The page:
TODAY: Russia promises ‘asymmetrical’ response if US extends sanctions; Kremlin backing military-patriotic education programs; Kasparov says Russian aggression is all about image; majority of Russians against abortion ban; HRW says Russian bid for membership to UN rights council is inconceivable due to Syria actions; IOC wants five years of Russia’s anti-doping data.
Russia is promising to respond ‘asymmetrically’ to the US if new sanctions are imposed against it over its actions in Syria. Konstantin von Eggert considers what could by implied by the word ‘asymmetrical’, given that ‘there is not much the Kremlin can do to inflict economic hardship on the US’; he suggests that Russia’s next target for confrontation will be the INF Treaty which restricts the use of short-range nuclear missiles. The Kremlin is supporting a ‘military-patriotic’ education program for students, run by an activist for the Rodina (‘Motherland’) party, who told the BBC that Russia is ‘preparing for a confrontation with the West. But mostly this confrontation happens on the cultural, informational and value level. Russian civilisation is a culture of heroes and warriors.’ Former chess champion Garry Kasparov says Vladimir Putin’s increasing confrontation with the West is all about bolstering his ‘one-man rule’ image of superiority. In spite of a new national anti-abortion campaign spearheaded by the Orthodox Church, state-backed pollster VTsIOM found that 74% of Russians are against a total ban on abortion, and that this number has risen since last year.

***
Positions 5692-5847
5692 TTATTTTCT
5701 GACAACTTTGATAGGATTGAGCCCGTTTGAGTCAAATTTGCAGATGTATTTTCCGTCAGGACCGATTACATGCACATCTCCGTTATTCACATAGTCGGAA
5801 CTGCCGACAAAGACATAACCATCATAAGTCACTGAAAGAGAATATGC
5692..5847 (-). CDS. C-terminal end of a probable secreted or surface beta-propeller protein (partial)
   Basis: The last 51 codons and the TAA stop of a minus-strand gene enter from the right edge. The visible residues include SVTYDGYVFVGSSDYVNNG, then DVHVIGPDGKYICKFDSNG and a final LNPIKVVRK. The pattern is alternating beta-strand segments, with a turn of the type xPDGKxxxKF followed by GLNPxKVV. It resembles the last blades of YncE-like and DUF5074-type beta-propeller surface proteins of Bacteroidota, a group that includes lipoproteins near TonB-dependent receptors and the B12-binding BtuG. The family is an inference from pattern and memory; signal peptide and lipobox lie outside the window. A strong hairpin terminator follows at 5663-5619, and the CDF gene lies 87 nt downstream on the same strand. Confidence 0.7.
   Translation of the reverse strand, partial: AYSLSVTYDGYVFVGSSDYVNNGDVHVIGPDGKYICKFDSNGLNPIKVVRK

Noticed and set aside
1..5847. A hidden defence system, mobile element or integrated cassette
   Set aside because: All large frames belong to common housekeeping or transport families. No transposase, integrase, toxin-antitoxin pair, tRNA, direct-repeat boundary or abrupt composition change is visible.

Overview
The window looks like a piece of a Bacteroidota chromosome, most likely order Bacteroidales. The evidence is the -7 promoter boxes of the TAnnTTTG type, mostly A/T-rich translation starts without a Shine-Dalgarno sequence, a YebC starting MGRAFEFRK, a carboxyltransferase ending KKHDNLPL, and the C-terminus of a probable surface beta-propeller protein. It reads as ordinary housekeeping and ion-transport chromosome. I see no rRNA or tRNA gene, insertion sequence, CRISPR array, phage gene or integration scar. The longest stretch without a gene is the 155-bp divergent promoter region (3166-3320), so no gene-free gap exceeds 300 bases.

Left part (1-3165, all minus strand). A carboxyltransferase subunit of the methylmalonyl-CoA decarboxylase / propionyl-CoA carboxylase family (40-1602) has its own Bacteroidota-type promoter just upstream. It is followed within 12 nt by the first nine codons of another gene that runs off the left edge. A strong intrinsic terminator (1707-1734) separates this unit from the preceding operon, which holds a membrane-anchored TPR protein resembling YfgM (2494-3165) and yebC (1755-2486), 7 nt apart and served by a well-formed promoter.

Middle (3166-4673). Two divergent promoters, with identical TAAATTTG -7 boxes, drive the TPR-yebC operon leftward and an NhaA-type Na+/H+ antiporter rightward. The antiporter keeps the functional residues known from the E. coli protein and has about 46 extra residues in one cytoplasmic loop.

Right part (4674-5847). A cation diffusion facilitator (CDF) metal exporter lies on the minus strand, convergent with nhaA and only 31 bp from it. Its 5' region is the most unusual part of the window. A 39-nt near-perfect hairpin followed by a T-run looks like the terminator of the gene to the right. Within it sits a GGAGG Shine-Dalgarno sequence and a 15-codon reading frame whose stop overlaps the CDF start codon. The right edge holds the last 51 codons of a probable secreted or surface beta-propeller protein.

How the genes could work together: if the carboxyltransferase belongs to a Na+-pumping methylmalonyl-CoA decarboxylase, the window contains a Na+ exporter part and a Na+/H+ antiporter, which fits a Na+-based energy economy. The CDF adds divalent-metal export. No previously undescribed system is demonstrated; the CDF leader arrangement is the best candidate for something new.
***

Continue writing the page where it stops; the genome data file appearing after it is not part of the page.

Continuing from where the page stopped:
Human Rights Watch says that Russia’s membership bid to the UN Human Rights Council has been compromised by its actions in Syria and cannot be taken seriously. NATO is seeking allied contributions to its military build up on Russian borders in its bid to amass 4,000 troops. Russia’s media censorship rules are employed inconsistently, says this report, noting that individual bloggers and social media users are being punished for things that Kremlin-backed news organs get away with regularly.
As part of its ongoing investigations into Russian doping, the IOC is asking it to provide details of its anti-doping procedures going back five years.
PHOTO: Soyuz MS-02 spacecraft carrying the crew of Shane Kimbrough of the U.S., Sergey Ryzhikov and Andrey Borisenko of Russia blasts off to the International Space Station (ISS) from the launchpad at the Baikonur cosmodrome, Kazakhstan, October 19, 2016. REUTERS/Shamil Zhumatov